By now, you have probably seen this controversial video of a presumed heterosexual man verbally slurring a group of gay men and getting beaten down hard. It's generated a lot of discussion.
There are some lgbts who applaud what happened because they figured the man brought it upon himself.
And another camp worries about what effect would it have if the religious right would use it to attack gays.
Lastly, there are many who say that violence under any circumstances is wrong, i.e. it was wrong to attack this man no matter what he said.
I'm kinda in the third camp . . . with a caveat.
I don't condone this type of violence, period. There was no need for it. But the caveat I have was how many who condemned this action was so caught up in denouncing the violence that they missed the bigger picture.
When one looks at the group of gays in the video, one would probably brand them as violent thugs. I don't because I know folks like them. And I know why they were so quick to gang up on the man.
These are the lgbts you hardly ever know or see. Part of it has to do with the fact that they are African-American and urban. Let's be honest about some things in our community. There are times that if you don't look a certain way, dress a certain way, fit a certain social strata, or don't run in a clique, you might as well be invisible.
Unfortunately this problem bleeds into our equality organizations
And the problem with being invisible is that a lot of times, your issues get ignored. The progress that is seen in the gay community skips over you. Yes DOMA is being defeated in the courts, but how does it help a young lgbt of color who can't seem to find a group indigenous to his or her needs? We see folks like Ellen DeGeneres, Ricky Martin, and Neil Patrick Harris daily, but again let's be honest. How many young lgbts of color know who these folks are as opposed to white lgbts. And how many lgbts of color regard these folks as role models?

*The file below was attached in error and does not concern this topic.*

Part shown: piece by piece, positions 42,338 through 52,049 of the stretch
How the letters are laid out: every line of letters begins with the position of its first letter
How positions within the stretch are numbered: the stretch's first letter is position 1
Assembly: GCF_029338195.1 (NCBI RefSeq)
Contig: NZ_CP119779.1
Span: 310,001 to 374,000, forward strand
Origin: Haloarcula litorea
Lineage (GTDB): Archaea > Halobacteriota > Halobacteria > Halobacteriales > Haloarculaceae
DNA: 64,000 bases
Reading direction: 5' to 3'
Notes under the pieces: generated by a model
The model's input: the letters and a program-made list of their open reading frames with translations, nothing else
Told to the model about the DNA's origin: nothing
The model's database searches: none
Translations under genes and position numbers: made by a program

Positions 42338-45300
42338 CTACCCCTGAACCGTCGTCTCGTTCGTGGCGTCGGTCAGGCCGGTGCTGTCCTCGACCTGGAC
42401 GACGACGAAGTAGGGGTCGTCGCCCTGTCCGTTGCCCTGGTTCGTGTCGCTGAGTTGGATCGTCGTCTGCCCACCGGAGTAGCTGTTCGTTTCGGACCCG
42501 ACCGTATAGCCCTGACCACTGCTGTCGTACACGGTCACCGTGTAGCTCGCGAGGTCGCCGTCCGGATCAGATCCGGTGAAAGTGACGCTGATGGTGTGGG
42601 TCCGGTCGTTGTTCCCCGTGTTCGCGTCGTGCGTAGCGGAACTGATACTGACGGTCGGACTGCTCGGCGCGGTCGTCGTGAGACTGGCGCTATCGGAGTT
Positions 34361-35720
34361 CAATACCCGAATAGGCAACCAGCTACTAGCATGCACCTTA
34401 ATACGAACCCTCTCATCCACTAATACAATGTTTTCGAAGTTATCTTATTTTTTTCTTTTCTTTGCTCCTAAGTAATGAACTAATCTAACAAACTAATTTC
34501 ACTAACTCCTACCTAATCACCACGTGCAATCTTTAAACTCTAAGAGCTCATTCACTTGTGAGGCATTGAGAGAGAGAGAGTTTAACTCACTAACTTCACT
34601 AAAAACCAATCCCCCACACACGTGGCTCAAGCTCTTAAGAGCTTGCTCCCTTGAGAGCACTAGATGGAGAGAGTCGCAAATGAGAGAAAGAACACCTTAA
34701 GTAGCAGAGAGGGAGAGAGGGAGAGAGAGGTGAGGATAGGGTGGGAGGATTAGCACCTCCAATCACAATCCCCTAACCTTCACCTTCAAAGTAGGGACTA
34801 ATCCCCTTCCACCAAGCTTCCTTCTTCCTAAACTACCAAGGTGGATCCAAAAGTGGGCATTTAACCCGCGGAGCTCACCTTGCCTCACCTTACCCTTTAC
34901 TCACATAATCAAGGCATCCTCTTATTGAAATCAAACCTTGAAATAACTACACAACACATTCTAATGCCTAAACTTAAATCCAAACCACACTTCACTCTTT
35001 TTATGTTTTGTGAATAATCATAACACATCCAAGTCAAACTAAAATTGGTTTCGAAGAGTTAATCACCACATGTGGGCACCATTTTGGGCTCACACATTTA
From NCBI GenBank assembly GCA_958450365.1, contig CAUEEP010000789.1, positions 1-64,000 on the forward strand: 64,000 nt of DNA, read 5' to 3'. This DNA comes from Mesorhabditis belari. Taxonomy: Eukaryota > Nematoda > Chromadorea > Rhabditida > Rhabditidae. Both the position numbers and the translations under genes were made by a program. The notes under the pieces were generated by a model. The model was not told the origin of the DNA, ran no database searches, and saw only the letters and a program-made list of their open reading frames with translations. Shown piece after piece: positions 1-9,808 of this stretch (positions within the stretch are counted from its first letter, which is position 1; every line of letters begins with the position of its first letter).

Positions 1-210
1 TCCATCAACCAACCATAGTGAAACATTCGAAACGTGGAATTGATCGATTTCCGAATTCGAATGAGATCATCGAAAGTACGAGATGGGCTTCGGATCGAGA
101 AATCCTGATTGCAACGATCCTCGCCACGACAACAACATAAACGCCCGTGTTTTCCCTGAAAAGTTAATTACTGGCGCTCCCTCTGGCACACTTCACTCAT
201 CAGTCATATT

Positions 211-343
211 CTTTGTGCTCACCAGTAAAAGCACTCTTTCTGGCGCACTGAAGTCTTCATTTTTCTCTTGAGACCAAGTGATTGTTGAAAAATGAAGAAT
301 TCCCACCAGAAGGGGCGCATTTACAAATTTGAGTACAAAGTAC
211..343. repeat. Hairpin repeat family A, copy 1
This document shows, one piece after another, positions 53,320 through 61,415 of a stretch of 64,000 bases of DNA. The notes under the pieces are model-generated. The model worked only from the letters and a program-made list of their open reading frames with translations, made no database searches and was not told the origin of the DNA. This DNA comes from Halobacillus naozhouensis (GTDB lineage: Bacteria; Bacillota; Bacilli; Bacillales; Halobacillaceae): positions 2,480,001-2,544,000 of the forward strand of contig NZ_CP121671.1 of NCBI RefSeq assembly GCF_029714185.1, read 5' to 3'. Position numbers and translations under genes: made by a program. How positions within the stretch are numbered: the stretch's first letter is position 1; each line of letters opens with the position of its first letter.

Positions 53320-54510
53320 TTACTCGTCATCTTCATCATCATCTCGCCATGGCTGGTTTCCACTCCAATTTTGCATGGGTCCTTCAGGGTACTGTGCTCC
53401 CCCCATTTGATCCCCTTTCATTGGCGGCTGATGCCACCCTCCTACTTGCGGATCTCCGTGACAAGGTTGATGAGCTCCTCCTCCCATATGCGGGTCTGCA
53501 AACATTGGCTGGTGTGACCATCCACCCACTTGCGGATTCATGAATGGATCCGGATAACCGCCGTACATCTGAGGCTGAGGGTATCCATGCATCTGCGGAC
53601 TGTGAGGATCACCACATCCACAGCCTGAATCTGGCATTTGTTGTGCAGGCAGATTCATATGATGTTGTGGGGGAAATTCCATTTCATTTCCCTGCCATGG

Also, another problem being invisible is that you have to adapt. You have to survive on your own with very little support systems and unfortunately young lgbts of color are put in that situation. Who is there for young gay black men in schools when they get jumped in school for "acting too feminine?"
And say they make it out of high school and into college? They have two choices - either go to a predominantly white university where they most likely won't fit in with the gay crowd because they are considered "too ghetto" or go to a predominantly African-American university where homophobic attacks against them are at times ignored by faculty members who assume that these children bring it on themselves for "acting like a punk."
But the beauty of mankind is how we survive. When someone closes a door, we open a window or knock down a wall. Young lgbts of color form loose groups of friends and organizations that are underground. They love each other, support each other, and - as I suspect what I saw in the video - stand up for each other when the time call for it.
There are solutions to this problems. All of us need to recognize that the gay community is not a bland, homogenous concept of folks. We are multicultural and multi-ethnic. We do not like the same things. We don't admire the same heroes and we don't celebrate our sexual orientation the same way.
We need to get out of our cliques and celebrate our differences. If you are white, don't assume that black pride events preach separation. If you are a gay man, educate yourself on the transgender community.
Don't look for things that force us to come together so much that you ignore the things that make us unique as gay people.
And above all, each of us must take a stand - whether it be verbal with our friends, volunteering, or even emailing our organizations - about those in the lgbt community we don't hear about - the lesbian community, the elderly gay community, the different cultures of the gay community.
When we recognize that our differences make us strong instead of attempting to force each other to blend in, we as a community become stronger.